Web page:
Well, dang it! Once again Communities Foundation of TexasNorth Texas Giving Day broke all past records hauling in $37,307,196. Gee, don’t you just love the 142,892 North Texas givers who made it happen? Whether its multi-million-dollar buckeroos or the legions of $25 donors, this neighborhood shines in the world of giving.

North Texas Giving Day

North Texas Giving Day

You simply can’t even fathom the appreciation of the nonprofits for folks and organizations coming through on this legendary day.

By the way, this year’s record breaker is the very first in its eight-year history without former CFT Executive Director Brent Christopher, who announced his departure for Children’s Medical Center Foundation earlier this summer.

For a giggle, MySweetCharity contacted Brent about NTGD’s continuing its record-breaking record in the astrosphere of fundraising without him. His reply:

“The team behind North Texas Giving Day is incredible, not to mention all the participating nonprofits. But, I had no idea that I was holding everyone back all these years! This over-the-top total is nothing short of astounding. And, of course, all of us at Children’s Health are thrilled that donors to Children’s played a big part in that success, too.”

Congrats to Communities Foundation of Texas, the 2,518 nonprofits and Brent for creating one of the nation’s most remarkable fundraising accomplishments.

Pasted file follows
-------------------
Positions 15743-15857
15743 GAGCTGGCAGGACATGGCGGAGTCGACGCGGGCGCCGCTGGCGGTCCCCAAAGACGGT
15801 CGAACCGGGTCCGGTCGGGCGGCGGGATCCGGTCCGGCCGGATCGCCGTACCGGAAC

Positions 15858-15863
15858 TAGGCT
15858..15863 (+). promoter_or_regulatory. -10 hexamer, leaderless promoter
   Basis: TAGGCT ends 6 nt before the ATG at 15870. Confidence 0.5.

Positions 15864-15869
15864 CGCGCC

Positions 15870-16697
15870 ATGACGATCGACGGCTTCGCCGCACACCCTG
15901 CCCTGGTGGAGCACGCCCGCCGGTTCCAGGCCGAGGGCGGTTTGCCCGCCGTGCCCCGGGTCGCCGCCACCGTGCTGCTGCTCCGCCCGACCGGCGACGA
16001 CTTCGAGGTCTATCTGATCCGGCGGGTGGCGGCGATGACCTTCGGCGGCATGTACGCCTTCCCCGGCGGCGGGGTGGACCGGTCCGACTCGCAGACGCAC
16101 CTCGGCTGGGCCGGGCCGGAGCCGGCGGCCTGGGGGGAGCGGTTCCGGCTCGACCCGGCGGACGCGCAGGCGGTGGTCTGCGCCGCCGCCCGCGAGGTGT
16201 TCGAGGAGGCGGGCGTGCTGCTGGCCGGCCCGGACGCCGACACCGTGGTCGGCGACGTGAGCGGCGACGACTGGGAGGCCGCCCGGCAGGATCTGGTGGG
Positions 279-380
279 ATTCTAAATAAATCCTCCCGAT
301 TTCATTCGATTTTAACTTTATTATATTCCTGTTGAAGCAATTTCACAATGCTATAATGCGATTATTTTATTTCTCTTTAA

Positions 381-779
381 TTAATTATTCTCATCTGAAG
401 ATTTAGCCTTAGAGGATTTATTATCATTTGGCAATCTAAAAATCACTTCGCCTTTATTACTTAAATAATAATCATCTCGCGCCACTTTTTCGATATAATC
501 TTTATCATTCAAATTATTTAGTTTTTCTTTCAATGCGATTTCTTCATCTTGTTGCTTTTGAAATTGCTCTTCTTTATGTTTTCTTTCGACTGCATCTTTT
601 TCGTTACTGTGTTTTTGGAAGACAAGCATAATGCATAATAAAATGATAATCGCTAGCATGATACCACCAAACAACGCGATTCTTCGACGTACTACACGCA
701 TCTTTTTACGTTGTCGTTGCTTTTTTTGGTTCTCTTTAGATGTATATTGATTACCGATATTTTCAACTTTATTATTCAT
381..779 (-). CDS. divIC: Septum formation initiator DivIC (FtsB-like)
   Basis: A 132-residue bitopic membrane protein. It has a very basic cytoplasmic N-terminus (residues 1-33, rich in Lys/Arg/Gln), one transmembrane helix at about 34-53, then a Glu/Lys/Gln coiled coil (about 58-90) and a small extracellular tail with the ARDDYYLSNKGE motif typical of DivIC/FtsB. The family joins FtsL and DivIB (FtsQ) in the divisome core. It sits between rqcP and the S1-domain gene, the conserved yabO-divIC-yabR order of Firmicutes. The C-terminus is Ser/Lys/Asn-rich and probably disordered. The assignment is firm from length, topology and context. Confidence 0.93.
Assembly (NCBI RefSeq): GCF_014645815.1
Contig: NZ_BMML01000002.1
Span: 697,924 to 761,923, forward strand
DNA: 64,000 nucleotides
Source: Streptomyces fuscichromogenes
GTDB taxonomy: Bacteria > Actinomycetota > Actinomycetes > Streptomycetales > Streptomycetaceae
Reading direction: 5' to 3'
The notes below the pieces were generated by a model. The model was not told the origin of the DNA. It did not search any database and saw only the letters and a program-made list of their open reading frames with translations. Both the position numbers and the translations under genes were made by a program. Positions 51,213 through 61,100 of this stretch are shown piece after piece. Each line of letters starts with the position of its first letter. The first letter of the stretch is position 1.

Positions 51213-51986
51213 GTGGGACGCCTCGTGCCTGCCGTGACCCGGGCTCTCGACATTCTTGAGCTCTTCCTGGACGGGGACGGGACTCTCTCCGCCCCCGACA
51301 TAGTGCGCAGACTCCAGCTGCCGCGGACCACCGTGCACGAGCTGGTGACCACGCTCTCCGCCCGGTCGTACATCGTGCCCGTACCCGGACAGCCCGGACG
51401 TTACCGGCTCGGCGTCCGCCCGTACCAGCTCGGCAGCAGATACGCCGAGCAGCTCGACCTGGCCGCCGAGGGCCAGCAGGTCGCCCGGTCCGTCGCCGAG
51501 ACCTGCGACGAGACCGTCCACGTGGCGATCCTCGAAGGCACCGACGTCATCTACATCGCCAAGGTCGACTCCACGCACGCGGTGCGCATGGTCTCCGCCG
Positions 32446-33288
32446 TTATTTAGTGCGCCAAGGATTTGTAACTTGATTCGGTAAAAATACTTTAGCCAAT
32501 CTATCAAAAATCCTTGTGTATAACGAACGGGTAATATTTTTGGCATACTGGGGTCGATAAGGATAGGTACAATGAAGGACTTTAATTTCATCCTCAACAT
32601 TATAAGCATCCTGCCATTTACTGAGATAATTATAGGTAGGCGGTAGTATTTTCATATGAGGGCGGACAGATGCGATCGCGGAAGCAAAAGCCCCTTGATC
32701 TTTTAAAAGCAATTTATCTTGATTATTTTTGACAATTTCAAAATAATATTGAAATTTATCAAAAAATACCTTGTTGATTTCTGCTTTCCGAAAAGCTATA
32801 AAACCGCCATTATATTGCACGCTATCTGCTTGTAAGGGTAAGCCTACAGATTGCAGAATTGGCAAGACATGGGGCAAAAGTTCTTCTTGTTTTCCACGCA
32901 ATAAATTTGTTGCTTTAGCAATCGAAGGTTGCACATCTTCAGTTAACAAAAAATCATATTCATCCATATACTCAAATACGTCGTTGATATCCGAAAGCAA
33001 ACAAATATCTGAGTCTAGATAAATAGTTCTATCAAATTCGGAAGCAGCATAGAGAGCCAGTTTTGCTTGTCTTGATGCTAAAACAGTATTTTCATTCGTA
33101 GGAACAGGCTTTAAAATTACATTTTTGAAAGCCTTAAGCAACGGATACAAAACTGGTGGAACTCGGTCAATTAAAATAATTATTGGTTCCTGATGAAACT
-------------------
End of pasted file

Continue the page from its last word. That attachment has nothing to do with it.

May the fundraising continue. But let’s let the emailboxes take a rest for a day.

It Was All Painted Hands On Deck For Hyundai Hope On Wheels Presentation For Children’s Medical Center Foundation

The cancer-battling kids at Children’s Medical Center are such incredible troopers. Having faced daunting treatments, loss of hair and being hooked up to mobile IVs, they take it all in stride. With their families at their side, they trust the wisdom and advice of their doctors and the team of healthcare providers without hesitation.

But on Friday, September 2, a handful of the young patients were wondering if these wise professionals had gone a bit batty.

But more about that later.

Brent Christopher and Kern Wildenthal

Brent Christopher and Kern Wildenthal

With chairs in the Butterfly Atrium filled, Children’s Medical Center Foundation President Brent Christopher welcomed all to the Hyundai Hope On Wheels presentation that included area Hyundai dealers and former Children’s Medical Center Foundation President Kern Wildenthal. Brent reported how in the state of Texas, one in five children diagnosed with cancer is treated at Children’s.

Stephen Skapek

Stephen Skapek